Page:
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Live from London: NBC Olympics venue operations take evolutionary approach

August 8th, 2012 By Ken Kerschbaumer, Editorial Director

Chip Adams of NBC Olympics oversees the venue operations for coverage of the London Games,

Athletics action from Olympic Stadium in London is dominating the sport world’s attention this week and for NBC Olympics it calls for a special personal touch. Operating out of an NEP Visions OB unit, the team not only brings in cameras from OBS but also 26 additional cameras.

“They are in similar locations or next to the host in some locations, but we have our own location for the start of the 100 meters as well as cameras on the turns for longer sprints so we can have virtual graphics,” explains Chip Adams, NBC Olympics, VP of venue engineering.

Adams and his team have been in London since the end of May, overseeing arguably one of the most important pieces in the NBC Olympics puzzle: on-site operations at venues that give U.S. viewers a TV experience that tells the story of America’s Olympic hopefuls and champions. It’s a complex Web of venue circuits, moving camera crews, managing talent on the go, and more. And the situation at Olympic Stadium embodies the challenge that is spread across multiple venues.

“Like most stadiums at an Olympics the plans start with getting ramped up for the ceremonies and then having three or four days to up for athletics,” says Adams. “There is a lot of effort to do the ceremonies and then we plan where the cameras go for athletics. But once we are pre-cabled we are ready for both.”

NBC Olympics has two OB vendors assisting with coverage this year: NEP Visions at track and field, beach volleyball, gymnastics and tennis and then Euro Media Group providing swimming and diving OB units as well as a Flash unit. “They both have great crews and we like working with them,” says Adams.

The biggest challenge for this Olympics wasn’t the weather or even the long hours spent setting up in the pre-games phase. Instead it was simply dealing with the long list of health and safety rules as before any task was allowed to be undertaken NBC and all other networks had to first submit a Risk Assessment and Methods Statement.

“We had to fill out forms with the risk, how to mitigate the risk, and then outline safety methods,” explains Adams. “But every venue had different safety induction needs and it wasn’t standardized. So we were trying to figure it all out for the firsts few months. It would be nice if they had standardized a protocol across all the venues.”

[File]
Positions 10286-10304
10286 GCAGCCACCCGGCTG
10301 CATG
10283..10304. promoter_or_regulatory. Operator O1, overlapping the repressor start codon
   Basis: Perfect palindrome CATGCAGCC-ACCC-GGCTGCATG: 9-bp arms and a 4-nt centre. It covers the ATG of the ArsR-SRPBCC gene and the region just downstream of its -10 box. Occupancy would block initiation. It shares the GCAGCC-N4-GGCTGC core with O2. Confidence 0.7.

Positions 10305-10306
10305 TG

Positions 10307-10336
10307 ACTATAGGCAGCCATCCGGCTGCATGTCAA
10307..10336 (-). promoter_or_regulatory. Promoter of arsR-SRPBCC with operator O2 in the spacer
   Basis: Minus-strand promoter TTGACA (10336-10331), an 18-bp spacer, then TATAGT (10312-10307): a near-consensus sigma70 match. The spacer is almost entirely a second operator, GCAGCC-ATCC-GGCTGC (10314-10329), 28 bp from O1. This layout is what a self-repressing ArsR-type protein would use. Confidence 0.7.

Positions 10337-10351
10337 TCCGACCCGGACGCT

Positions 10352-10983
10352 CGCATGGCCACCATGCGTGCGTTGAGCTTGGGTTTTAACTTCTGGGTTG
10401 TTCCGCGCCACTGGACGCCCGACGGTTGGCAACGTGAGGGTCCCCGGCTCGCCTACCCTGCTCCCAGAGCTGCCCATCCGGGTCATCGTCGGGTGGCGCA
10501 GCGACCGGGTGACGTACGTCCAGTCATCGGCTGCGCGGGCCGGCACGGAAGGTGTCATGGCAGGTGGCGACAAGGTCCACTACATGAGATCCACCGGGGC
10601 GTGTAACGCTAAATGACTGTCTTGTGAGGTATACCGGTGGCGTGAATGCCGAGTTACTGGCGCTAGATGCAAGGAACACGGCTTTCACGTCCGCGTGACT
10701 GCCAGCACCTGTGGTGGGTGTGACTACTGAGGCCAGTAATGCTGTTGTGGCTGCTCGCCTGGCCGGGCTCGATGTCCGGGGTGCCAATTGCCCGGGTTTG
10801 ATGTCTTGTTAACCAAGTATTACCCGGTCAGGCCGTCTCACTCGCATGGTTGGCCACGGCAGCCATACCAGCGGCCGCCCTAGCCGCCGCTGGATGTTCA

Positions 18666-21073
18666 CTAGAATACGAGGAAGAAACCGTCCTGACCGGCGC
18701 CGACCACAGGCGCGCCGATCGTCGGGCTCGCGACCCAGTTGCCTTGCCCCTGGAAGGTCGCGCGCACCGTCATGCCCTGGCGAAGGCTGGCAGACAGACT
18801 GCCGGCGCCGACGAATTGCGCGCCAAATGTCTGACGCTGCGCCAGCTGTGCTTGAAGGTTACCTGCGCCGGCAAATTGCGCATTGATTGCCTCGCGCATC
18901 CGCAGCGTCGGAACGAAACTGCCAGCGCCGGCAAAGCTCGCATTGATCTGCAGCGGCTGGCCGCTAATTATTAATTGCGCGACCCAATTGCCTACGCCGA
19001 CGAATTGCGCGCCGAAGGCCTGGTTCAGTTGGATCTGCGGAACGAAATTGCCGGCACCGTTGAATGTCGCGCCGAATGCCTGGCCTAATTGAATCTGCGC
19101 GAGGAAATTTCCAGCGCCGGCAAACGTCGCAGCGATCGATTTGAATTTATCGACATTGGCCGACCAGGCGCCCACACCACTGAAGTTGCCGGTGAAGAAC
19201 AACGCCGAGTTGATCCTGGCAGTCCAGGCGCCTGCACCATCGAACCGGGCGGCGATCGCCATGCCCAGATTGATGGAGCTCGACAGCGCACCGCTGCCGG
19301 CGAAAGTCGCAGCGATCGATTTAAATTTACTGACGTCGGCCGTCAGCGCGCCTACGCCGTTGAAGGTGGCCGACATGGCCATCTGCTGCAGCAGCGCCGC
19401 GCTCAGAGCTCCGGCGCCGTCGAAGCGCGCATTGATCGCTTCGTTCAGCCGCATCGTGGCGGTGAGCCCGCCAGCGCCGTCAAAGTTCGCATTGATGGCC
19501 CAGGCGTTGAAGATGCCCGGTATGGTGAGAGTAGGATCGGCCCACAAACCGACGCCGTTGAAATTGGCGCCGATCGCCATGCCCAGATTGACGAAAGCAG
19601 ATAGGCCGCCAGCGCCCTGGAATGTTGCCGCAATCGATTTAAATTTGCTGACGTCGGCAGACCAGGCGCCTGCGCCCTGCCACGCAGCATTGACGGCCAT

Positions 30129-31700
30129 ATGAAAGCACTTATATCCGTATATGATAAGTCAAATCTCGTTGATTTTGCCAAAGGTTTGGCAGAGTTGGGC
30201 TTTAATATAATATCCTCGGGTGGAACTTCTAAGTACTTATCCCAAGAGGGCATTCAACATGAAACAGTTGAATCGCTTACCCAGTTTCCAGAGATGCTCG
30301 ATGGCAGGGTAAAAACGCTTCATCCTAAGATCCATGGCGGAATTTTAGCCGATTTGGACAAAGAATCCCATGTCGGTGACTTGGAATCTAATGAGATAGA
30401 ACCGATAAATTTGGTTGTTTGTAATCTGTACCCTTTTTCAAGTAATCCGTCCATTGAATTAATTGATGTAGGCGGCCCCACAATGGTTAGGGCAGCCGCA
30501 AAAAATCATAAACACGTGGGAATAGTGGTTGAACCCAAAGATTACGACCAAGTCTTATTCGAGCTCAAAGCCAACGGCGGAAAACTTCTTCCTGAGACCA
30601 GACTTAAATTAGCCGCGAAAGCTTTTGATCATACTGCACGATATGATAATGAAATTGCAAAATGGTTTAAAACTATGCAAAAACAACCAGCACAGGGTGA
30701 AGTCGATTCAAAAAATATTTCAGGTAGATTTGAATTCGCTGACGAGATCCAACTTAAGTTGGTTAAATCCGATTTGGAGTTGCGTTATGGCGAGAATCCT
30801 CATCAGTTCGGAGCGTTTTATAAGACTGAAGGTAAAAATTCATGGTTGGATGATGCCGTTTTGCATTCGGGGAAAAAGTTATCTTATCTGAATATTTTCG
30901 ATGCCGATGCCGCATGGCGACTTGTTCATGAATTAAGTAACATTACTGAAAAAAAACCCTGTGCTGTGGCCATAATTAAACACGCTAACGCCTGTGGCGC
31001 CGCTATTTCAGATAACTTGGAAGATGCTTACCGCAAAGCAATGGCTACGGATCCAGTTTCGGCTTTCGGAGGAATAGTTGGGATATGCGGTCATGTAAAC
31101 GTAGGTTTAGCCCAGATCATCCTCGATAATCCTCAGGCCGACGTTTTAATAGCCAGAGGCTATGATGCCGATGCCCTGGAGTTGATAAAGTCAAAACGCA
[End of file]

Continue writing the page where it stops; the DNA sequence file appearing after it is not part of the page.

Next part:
When it came to transporting signals from venues inside the Olympic Park back to the broadcast center at the IBC NBC relied on full-bandwidth video and audio circuits. Gigabit Ethernet services were also available for delivery of IPTV and for intercoms and EVS transfers. Venues outside of the Olympic Park relied on 100 Mbps circuits. Sony XDCAM is also used for all ENG needs recording needs and a new celllular-based transmission system from Mobile Viewpoint, called WMT, was also deployed. The WMT system ties together cellular data from eight different cellular providers to create transmission circuits of 4 Mbps for ENG as well as IFB return. It also has a fixed delay of two seconds.

The biggest technical change? Delivery of audio splits via MADI.

“That was helpful and cut down on the cabling,” adds Adams. “But not that we have been doing HD for a few games there were no revolutionary changes. The changes were evolutionary as we are using the equipment in more productive ways and doing more with IP connectivity.”

With the Sochi Games only 14 months away Adams is already having discussions with OB vendors about what units are available. NBC has also had brief discussions with OBS about transport of equipment to the Russian resort.

“The bar of programming rises every games,” adds Adams. “It will be interesting to see if we can satisfy that for Sochi.

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